Such inaction against potential conflicting or infringing third-party marks over time has the potential of diminishing the brand name’s distinctiveness and ability to distinguish the brand owner, and its goods or services, from competitors because it may allow too many identical or confusingly similar trademarks or service marks to exist on trademark registers and/or in consumer markets. As a result, the brand owner’s rights can be weakened or narrowed, such that, enforcement against third parties becomes difficult.

Proactive efforts to uncover potentially conflicting or infringing marks through surveillance programs and watch services, therefore, are important measures that a brand owner can readily adopt to help maintain enforceable rights. As a further measure of policing and oversight, it is recommended that a brand owner educate and encourage their employees to keep their eyes open for, and report instances of, possible conflict or infringement in relevant consumer markets through routine Google® searching or receiving Google® alerts. Such supplemental policing efforts can further help to ensure that instances of third-party use of confusingly similar marks are uncovered. However, once the brand owner learns of a potentially conflicting or infringing mark, such knowledge initiates the laches doctrine and the owner should not wait too long and needs to take action within a reasonable amount of time.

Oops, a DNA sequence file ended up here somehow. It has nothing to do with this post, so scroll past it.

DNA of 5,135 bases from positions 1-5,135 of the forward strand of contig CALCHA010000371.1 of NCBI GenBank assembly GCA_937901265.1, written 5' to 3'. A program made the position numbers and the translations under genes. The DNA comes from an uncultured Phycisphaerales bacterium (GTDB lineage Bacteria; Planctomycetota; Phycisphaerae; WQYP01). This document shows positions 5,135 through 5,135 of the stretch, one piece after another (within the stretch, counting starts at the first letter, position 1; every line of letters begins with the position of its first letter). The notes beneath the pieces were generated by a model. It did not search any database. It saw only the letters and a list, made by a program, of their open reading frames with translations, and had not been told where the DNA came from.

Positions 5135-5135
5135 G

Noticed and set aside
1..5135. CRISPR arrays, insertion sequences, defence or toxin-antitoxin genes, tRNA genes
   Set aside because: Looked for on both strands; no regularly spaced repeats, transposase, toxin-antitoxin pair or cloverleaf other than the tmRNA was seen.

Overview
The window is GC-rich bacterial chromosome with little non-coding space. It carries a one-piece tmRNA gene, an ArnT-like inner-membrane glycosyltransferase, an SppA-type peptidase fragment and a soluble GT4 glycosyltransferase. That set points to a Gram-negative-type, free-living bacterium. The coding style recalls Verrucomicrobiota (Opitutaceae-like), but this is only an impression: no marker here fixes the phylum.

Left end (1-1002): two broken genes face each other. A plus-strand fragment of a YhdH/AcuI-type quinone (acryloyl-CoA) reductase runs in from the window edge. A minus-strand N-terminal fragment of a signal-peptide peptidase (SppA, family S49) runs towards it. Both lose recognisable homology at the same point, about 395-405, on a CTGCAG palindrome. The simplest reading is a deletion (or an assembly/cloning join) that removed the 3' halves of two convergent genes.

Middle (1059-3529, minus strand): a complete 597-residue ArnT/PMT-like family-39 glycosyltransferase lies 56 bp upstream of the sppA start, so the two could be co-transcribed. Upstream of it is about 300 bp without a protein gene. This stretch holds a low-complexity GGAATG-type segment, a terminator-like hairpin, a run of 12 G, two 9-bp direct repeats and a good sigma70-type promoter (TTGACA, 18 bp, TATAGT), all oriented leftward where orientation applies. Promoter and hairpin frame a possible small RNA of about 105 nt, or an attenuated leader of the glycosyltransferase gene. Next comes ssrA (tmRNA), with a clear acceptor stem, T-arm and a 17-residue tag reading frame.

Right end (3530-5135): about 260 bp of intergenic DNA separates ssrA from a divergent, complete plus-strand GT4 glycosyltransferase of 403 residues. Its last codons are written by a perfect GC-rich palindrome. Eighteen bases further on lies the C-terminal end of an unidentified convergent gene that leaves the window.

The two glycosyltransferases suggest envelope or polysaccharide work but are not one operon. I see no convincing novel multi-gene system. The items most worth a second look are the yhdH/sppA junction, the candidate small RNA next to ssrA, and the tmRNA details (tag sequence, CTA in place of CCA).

For more information on Trademarks and Copyrights, please contact one of Hinckley Allen’s Trademarks & Copyrights attorneys.

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[1] The International Nice Classification System classifies and assigns goods and services into specific numbered classes that are identified in trademark applications and registrations.